We reached a similar result in Bowser v. Williams, 108 N.C. App. 8, 422 S.E.2d 355 (1992), overruled on other grounds by McMillian v. N.C. Farm Bureau Mut. Ins. Co., 347 N.C. 560, 495 S.E.2d 352 (1998), where Bowser was killed in an accident while driving a truck owned by his employer. The employer's truck was insured under a Continental Insurance Company policy that provided underinsured motorist coverage. Bowser was covered by a personal insurance policy issued by Horace Mann Insurance Company that also provided underinsured motorist coverage. The Continental policy contained an “Other Insurance” clause, which made its liability coverage primary; however, if other coverage was available “on the same basis,” the policy provided pro rata or proportional coverage. Bowser's personal policy contained a clause that stated: “[A]ny insurance we provide with respect to a vehicle you do not own shall be excess over any other collectible insurance.” Bowser, 108 N.C. App. at 15, 422 S.E.2d at 359. We held that, under these facts, the Continental insurance policy of the truck owner provided primary coverage, and the Horace Mann policy, held by Bowser personally, provided excess coverage. See id. at 16, 422 S.E.2d at 360.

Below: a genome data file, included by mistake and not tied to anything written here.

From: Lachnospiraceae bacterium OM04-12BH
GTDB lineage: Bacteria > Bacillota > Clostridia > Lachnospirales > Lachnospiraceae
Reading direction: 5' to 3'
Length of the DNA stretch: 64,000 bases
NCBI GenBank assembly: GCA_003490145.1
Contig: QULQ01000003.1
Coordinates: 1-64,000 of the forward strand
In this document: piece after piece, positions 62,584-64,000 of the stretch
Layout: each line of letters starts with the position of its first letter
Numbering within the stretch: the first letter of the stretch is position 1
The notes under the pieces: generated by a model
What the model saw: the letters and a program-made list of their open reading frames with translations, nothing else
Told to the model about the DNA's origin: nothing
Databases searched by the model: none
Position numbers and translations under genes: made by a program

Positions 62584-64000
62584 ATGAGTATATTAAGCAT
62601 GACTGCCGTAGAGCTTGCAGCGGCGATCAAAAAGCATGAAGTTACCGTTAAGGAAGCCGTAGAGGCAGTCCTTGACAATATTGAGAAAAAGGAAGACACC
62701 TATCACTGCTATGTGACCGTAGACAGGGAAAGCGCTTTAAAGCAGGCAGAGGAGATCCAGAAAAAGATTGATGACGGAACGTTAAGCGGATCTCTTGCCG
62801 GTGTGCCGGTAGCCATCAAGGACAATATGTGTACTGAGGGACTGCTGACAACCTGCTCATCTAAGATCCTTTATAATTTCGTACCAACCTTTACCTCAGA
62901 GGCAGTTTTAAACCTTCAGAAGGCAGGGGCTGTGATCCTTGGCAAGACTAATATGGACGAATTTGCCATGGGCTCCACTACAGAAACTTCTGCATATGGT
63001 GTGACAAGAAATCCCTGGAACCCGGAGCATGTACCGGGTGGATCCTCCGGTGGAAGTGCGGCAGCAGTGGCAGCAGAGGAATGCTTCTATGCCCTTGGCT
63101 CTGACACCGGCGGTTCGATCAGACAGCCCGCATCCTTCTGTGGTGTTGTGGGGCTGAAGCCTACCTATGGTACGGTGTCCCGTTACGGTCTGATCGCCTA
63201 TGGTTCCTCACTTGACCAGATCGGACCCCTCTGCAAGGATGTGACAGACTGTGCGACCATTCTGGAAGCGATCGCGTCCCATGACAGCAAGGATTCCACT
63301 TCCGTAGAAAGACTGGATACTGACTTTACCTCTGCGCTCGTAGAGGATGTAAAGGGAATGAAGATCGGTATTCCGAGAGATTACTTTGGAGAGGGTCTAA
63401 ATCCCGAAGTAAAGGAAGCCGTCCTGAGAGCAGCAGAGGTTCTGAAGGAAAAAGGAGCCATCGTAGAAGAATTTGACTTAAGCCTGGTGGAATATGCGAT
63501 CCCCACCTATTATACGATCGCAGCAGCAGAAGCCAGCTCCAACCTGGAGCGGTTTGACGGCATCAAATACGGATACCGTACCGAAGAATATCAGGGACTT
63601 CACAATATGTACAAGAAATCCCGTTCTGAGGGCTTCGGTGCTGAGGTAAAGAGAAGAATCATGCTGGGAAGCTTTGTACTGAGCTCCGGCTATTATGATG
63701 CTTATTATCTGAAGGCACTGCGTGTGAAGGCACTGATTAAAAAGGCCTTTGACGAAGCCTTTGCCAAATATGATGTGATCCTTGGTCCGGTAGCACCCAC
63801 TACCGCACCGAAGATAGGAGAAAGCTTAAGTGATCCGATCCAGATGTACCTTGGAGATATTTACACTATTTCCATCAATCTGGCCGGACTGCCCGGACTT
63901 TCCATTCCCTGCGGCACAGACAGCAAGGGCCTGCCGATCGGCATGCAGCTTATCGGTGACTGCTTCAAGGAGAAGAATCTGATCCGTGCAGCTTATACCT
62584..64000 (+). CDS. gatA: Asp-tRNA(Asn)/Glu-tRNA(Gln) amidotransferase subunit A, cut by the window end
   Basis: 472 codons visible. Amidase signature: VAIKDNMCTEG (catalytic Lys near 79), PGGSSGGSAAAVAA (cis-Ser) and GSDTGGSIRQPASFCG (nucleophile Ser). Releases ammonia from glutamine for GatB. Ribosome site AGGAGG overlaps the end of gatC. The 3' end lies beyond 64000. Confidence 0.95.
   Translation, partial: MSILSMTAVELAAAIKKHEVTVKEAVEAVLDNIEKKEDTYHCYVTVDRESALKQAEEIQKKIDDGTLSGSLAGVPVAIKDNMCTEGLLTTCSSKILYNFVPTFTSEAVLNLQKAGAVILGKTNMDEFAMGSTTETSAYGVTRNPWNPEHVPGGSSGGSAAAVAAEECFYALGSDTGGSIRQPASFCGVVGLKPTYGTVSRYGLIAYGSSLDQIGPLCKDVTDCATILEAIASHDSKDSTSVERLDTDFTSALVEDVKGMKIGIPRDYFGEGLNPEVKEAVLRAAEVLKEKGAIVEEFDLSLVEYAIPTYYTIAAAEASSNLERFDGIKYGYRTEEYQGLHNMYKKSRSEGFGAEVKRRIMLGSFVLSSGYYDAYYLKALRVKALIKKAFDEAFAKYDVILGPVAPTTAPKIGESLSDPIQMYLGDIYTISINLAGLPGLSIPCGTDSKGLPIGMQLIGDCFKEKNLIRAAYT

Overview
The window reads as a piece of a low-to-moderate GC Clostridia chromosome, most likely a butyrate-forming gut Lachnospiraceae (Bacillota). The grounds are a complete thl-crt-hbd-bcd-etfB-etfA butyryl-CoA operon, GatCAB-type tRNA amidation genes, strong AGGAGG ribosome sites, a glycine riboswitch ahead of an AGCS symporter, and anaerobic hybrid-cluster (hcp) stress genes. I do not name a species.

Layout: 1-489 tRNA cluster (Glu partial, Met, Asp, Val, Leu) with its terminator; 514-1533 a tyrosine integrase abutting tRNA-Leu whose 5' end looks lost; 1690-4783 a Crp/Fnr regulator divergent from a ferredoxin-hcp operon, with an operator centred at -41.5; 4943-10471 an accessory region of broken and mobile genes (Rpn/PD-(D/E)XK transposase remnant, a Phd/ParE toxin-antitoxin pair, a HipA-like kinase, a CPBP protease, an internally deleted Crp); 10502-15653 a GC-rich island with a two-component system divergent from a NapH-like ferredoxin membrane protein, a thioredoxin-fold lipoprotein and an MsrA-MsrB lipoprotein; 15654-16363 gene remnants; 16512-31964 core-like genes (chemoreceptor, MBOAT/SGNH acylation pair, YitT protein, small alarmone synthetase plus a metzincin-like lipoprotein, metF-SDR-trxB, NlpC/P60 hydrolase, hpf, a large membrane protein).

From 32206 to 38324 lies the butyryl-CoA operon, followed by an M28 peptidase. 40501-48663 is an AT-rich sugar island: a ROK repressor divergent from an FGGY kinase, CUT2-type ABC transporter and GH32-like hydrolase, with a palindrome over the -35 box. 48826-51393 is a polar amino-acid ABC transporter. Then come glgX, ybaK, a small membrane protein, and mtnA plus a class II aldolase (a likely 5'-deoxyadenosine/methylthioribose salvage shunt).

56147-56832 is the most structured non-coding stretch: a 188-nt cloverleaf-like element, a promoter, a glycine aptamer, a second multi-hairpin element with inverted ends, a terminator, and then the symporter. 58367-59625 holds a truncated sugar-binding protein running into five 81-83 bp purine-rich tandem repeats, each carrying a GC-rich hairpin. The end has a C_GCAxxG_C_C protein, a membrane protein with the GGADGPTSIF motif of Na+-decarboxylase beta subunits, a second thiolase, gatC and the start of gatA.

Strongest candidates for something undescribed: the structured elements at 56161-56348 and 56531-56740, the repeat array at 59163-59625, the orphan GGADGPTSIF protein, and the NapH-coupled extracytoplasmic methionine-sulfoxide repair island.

Finally, Federated Mutual, relying on the analysis found in Smith v. Nationwide Mutual Ins. Co., 328 N.C. 139, 400 S.E.2d 44 (1991), maintains that determination of the primary and excesscarrier depends upon the class of insured in which plaintiff falls under each policy.
        “N.C. Gen. Stat. [§] 20-279.21(b)(3) establishes two 'classes' of 'persons insured': (1) the named insured and, while resident of the same household, the spouse of the named insured and relatives of either and (2) any person who uses with the consent, express or implied, of the named insured, the insured vehicle, and a guest in such vehicle.”